Jesus is in the house of Simon the Leper.  It’s hard to be sure who Simon is, but with a little study and stretching, we can assume a few things about him from this and from parallel accounts of this story.[2]  Firstly, he was someone who had been healed from his illness (else he would have had to live in isolation); secondly, he is more than likely to have been a disciple of Jesus whom he had healed; thirdly, He is a Pharisee – someone who knows the law and knows the God of the Bible, someone who has been touched by God’s generosity through the scriptures, through his nation’s history and through the person of Jesus Christ.  Reminding ourselves of these things helps us to know the context.  This incident happens around the time of the feast of the Passover and unleavened bread, a feast that was in itself an act of remembrance of the generosity of God, when he heard the cries of his people and lead them out of slavery, through the wilderness and provided for them – all for his name’s sake.  Now here sits the Teacher, in a house full of Pharisees, resting in Bethany, when the uninvited woman enters the house and anoints Jesus with perfume.  Picture the scene as you read: while there are those who plot to take the life of Christ, there is one in there who gave all she had in response to him. She is a woman who has come to know Christ, out of gratitude for all that he has done for her, all she can do is respond to it with everything that she has.

Some of those in the house who witness this, react in the same way that we often judge the generosity of others: “What is she doing! What a waste.” Yet, Jesus response to the act shows us that it is not a waste, it is expected. He goes even further and describes her generosity as a beautiful act.  It is an act of Abundant worship in response to the lavishness of Christ’s love.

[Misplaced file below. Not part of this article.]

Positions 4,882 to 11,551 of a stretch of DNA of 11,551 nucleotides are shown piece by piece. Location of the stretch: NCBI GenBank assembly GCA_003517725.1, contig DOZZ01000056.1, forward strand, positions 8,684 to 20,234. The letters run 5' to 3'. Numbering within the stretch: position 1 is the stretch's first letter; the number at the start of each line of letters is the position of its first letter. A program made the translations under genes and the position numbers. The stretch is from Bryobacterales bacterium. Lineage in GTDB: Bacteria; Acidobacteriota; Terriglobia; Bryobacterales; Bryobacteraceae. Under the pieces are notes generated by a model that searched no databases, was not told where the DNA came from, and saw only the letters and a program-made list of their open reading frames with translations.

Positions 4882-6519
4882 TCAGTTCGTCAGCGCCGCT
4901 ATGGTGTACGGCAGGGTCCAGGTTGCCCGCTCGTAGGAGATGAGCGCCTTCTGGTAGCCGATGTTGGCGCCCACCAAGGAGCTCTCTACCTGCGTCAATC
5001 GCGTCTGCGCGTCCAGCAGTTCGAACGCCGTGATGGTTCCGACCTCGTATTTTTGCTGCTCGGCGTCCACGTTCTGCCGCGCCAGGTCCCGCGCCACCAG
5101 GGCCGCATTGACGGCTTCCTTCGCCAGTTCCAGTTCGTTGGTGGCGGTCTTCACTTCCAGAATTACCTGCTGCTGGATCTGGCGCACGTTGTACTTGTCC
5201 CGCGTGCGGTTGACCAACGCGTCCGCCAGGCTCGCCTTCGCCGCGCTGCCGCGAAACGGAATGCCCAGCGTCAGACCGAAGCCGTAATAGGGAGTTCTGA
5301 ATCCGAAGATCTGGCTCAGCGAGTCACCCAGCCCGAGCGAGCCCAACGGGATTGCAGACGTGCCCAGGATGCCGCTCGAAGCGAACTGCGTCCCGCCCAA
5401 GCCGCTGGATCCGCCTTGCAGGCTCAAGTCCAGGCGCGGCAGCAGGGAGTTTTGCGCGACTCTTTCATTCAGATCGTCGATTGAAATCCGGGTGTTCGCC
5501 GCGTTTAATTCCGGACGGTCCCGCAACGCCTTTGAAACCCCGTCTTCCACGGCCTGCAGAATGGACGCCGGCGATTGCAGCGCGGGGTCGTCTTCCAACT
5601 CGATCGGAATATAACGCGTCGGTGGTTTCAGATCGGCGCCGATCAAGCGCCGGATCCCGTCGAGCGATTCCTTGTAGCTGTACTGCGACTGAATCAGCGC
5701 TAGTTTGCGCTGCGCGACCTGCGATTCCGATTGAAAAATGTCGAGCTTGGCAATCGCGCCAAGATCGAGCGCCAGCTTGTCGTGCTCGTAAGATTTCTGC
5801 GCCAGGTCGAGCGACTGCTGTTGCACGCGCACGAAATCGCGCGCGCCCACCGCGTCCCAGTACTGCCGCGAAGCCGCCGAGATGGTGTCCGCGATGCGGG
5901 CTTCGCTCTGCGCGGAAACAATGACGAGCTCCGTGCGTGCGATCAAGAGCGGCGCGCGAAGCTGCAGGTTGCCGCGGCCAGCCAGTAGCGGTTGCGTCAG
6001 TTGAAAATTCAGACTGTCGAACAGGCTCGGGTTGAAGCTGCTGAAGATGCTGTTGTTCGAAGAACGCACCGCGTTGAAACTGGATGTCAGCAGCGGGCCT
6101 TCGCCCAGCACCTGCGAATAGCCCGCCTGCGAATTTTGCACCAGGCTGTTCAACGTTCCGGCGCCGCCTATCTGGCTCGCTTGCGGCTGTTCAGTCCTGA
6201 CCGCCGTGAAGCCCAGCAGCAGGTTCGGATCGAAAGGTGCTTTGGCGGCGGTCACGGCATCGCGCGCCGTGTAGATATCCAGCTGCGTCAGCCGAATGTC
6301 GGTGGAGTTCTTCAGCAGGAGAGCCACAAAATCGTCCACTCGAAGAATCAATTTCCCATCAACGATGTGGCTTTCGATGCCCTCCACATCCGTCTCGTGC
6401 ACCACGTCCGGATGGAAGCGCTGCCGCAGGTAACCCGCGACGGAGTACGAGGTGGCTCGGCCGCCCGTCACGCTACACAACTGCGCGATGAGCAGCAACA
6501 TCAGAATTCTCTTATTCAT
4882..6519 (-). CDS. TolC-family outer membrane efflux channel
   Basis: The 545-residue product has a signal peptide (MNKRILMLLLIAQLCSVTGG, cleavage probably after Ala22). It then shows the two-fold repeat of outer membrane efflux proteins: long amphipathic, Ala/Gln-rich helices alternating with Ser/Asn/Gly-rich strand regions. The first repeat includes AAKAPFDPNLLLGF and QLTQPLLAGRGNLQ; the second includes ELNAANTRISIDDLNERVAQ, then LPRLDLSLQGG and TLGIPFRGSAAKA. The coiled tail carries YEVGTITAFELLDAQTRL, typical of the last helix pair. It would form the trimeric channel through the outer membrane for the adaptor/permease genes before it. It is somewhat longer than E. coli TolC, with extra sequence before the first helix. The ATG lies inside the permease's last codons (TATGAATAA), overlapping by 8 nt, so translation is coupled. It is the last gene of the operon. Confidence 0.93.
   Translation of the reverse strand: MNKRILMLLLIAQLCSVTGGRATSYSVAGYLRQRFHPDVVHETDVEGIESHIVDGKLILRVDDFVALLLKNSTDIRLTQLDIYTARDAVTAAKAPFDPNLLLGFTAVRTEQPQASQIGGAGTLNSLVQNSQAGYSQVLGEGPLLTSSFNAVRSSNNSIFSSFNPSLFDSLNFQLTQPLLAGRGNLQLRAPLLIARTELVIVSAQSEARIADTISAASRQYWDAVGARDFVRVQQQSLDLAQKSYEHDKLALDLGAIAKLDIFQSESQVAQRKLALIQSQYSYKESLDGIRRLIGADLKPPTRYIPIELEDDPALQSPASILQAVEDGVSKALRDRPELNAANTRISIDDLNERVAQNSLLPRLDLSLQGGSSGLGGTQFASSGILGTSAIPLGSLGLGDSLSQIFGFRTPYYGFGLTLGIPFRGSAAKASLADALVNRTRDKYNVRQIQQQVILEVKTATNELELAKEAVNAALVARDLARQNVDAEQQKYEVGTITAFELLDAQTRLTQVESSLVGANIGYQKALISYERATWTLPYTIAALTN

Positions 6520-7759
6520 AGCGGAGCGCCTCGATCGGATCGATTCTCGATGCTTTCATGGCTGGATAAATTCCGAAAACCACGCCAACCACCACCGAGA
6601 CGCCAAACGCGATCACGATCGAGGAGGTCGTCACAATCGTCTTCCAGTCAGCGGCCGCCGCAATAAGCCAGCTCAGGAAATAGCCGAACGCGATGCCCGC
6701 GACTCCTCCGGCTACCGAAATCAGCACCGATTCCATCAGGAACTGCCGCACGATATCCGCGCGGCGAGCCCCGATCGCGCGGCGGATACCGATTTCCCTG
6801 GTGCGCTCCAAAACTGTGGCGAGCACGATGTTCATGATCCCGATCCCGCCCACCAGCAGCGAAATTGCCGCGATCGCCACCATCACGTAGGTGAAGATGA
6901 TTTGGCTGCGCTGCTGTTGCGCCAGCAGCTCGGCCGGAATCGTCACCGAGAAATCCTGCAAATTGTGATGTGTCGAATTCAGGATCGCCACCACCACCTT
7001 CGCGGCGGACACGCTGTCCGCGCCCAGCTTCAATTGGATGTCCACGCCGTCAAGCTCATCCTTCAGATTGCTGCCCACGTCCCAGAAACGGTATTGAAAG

Conclusion: Abundance has a Name

The scene is simple – While there are many who would plot to take the Life of Christ in order to protect what they have, there is one who gives all she has because she has grasped in him she has all she needs.  The Abundance of God has a name, Jesus Christ, and that abundance is seen fully on the cross where he gave himself for us, he did what we could not, so, we could have what we should not. The Generosity of God has a descriptive name as well – that name is Grace.

Grace is a beautiful, generous and powerful thing.  It has no quantity nor value that we can give it, it is even difficult to define yet, once we have grasped it, we are totally transformed by it, re-orientated by it and compelled to do one thing: Worship.  What then we see with this woman who anoints the head of Christ with all that she has is, in fact, an act of worship in response to Grace.  There are two groups in this wonderful moment, those who see Jesus and all he has done as a threat to their power and their desire to be in control, and this one woman who grasps Grace and responds in abundant worship.  The question then is, which one are you?  Do you know Christ personally?  Do you know your sin and your need for a saviour?  Or do you look at people who are real in their worship of him with horror and disgust? Abundance is not an outward act, it is an inward, heart reality.  It has to be our reality, so today let us respond to Jesus, not just as a teacher, but as the king who gave his all so that we could know all we need to know.

[2] Luke 7 36-40 and Matthew 26